Who are the Untolders?
Tony suggested to me that while we try and cope with the paucity of real football over the next few months it might be interesting (to one or two readers at least – I hope!) to find out a little more about what the Untold ‘crew’ do when we’re not writing articles about football.
I appreciate that at this point many people will press ‘off’ button (or its blog equivalent) and simply wait for Tony, Walter or Andrew’s next Arsenal related post to be published. So I’m sorry to have kept you this long if that’s you… but there is actually an Arsenal connection in all this – you just have to read through a bit of writing to find out what it is.
So, welcome back to all those who are interested [er, that’s just you and me… Ed]
When I’m not ‘sitting’ in the North Bank I earn my living as a university lecturer in history. In fact that’s how Tony and I met (he recognized my email in the comments and sent me a message…several years later he’s still talking to me [amazing innit. Ed]
I specialize in the history of crime and punishment and I’ve written a few books that focus pretty much on London crime in the period 1750-1900. At the moment I’m writing a new one which will offer a new solution to that age-old question ‘Who was Jack the Ripper?’
Whilst I teach university students I also enjoy taking people on walks around London and showing them sites and places associated with crime. Just this week I took 30 German school children on a crime-themed tour around Holborn and Lincoln’s Inn, and treated them to the gruesome story of ‘Sweeney Todd the demon barber of Fleet Street’.
Inspired by Untold’s success and Tony’s huge commitment to writing (it isn’t easy folks, to write 2-3 articles a day – especially when there’s no football going on) I decided to start my own blog. It’s a daily affair at present with a short post about crime in the past.
In it I ‘visit’ the police courts of London in the 1800s and find interesting or amusing (well to me at least) cases to write up. It’s called the Police Magistrate and you can find it here if you fancy having a look.
One thing that always strikes me about the history of crime is how similar it is in many ways to our own society’s problems. They often weren’t as sympathetic and they were certainly harder on criminals then but they had the same issues to deal with. Given that the early players of Woolwich Arsenal lived in the late 1800s I find it interesting to think about the society they experienced.
Nowadays petty theft is unlikely to land you in gaol, unless it is accompanied by violence or you are unfortunate enough to steal (say) a bottle of water during a major riot. In the 1890s even a relatively small theft would bring short spell in prison, and many thieves could expect a long stretch inside.
Prisons then weren’t soft options either: expect to be set at hard labour, or turning the crank or walking the treadwheel, all on meagre rations and then a night on a board with no comport at all. The Victorians believed in the mantra of ‘hard bed, hard fare, hard labour’.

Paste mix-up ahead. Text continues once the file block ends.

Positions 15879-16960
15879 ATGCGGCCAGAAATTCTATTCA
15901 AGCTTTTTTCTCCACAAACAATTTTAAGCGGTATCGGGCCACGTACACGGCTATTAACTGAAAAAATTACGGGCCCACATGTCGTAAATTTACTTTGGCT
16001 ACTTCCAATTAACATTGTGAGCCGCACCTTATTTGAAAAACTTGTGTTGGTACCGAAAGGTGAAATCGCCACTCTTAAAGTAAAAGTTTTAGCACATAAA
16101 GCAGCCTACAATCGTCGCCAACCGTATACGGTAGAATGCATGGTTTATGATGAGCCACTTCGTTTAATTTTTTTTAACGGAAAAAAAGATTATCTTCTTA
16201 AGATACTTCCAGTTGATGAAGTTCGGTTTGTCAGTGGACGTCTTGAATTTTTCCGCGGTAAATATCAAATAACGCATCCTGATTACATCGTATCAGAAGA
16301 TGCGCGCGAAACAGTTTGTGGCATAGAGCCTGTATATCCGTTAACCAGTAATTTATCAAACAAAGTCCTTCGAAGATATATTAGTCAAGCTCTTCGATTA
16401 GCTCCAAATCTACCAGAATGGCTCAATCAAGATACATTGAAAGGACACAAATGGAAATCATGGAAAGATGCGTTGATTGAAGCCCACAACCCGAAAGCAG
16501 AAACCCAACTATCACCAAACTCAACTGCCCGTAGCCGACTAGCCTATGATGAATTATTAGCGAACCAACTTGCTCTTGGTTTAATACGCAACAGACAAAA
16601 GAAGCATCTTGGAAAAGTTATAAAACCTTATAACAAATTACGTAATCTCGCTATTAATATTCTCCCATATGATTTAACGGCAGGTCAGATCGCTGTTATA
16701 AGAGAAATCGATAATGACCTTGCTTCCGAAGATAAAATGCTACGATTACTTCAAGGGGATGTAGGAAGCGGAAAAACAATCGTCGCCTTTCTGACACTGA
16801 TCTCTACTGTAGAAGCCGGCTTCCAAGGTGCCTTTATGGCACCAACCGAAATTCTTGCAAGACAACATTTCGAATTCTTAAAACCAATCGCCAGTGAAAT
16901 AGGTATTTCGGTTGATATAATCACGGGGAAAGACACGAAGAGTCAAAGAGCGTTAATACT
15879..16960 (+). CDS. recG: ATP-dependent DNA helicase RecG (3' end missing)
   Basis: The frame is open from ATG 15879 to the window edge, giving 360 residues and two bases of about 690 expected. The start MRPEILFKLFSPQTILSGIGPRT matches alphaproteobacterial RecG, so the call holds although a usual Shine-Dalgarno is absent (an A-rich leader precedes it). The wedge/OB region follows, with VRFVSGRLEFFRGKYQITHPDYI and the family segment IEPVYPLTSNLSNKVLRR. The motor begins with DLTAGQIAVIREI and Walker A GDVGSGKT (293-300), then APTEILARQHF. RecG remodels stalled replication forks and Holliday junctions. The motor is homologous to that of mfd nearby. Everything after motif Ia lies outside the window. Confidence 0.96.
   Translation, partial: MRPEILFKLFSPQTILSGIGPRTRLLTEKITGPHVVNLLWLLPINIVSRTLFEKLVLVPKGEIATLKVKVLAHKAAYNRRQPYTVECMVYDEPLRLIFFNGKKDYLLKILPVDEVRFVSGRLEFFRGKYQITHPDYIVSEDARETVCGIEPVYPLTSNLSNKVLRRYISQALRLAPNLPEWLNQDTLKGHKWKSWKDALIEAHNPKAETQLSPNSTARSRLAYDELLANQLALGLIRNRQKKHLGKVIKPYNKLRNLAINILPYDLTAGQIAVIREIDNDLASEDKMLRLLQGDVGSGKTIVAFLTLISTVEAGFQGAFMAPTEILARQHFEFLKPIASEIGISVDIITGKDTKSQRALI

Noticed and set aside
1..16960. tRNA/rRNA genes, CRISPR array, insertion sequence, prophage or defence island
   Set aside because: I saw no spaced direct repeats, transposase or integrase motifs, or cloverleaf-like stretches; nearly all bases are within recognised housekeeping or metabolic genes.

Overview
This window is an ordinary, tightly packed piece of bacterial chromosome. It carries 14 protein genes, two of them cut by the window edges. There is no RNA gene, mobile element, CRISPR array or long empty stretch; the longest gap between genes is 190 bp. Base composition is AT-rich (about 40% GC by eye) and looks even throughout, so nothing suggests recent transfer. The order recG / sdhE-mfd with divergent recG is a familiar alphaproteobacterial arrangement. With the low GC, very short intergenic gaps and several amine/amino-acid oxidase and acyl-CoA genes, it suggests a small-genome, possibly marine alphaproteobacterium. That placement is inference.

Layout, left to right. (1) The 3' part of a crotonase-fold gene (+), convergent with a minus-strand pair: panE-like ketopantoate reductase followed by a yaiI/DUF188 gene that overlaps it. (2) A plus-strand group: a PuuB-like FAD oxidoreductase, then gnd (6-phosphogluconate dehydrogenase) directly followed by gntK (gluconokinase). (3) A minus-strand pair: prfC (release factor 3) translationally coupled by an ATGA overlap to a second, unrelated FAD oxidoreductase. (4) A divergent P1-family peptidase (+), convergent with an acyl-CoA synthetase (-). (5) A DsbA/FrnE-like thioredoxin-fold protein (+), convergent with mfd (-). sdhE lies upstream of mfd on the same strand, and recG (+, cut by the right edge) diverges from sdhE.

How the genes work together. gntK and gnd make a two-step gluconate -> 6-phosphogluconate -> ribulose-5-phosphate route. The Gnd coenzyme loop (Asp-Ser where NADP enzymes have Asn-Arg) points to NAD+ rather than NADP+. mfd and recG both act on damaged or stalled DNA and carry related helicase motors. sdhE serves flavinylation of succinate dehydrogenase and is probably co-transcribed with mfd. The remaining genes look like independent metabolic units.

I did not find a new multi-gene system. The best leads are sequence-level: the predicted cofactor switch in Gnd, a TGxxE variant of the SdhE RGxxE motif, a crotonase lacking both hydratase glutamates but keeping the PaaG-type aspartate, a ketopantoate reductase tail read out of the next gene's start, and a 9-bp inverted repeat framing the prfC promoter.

Drunkenness and fighting was a fact of life in London’s tough working-class communities; the men at the Woolwich Arsenal were no shrinking violets and 90 minutes on a Saturday probably represented a more healthy outlet for their frustrations.
Work was hard and often hard to come by. This was a society with little support for those that fell below the poverty line, so work you did. The alternative was the workhouse and the breaking up of families. Mind you some of the women may have wondered what they had done wrong to keep their men given that so many of them ended up beaten and bruised by them; domestic violence was also a characteristic of Victorian society (and not just amongst the lower classes). We are blessed to live in a much more equal world (for the most part at least).
But before we get too complacent I think its useful to look backwards at the world we’ve supposedly left behind. I’ve unearthed violence (including lethal violence), thefts, frauds, confidence tricks, fare dodging, dissolute and riotous behaviour in the Police Courts, all of which would have their parallels today. We might think we’ve moved on, become more ‘modern’ but a quick look here would suggest otherwise.
And do remember, professionals in the early days of the Football League would have have part time jobs during the season to make up their wages, and most likely full time jobs during the summer, when they were paid a meagre retainer by the clubs. That meant these men who played a game that was in many regards unrecognisable in its ferocity and violence from the football we see today, would then be working in regular part time employment after training. A few drinks of an evening, and then…
Maybe that is what happened to a few of the players who are noted in the Arsenal History Society review of players in our first league season as coming and just as quickly leaving without trace of their playing elsewhere. A spot of theft or some other minor crime would result in prison, and the end of a promising career.
Thanks for reading this far, do check it out if you have a spare 5 minutes online do take a look.
Footnote: if anyone else who writes regularly or occasionally for Untold would like to reveal what they do in the real world, please send your article in to the usual address.
On the Arsenal History Society site
- The First League Season, including a review of each player who played in that season
- Arsenal in the 70s
- Arsenal in the summer
- Tom Whittaker, player, coach, manager
- Arsenal in the 1930s
- What Europe knows about Man C but the English press haven’t told you
- Arsenal v Manchester City Women’s Continental League Cup semi-final – match preview
- How Man City’s problems began to arise…. nine years ago
- The media pile into Manchester City, but where have they been all this time?
- Manchester City accused of over 100 breaches of Premier League financial rules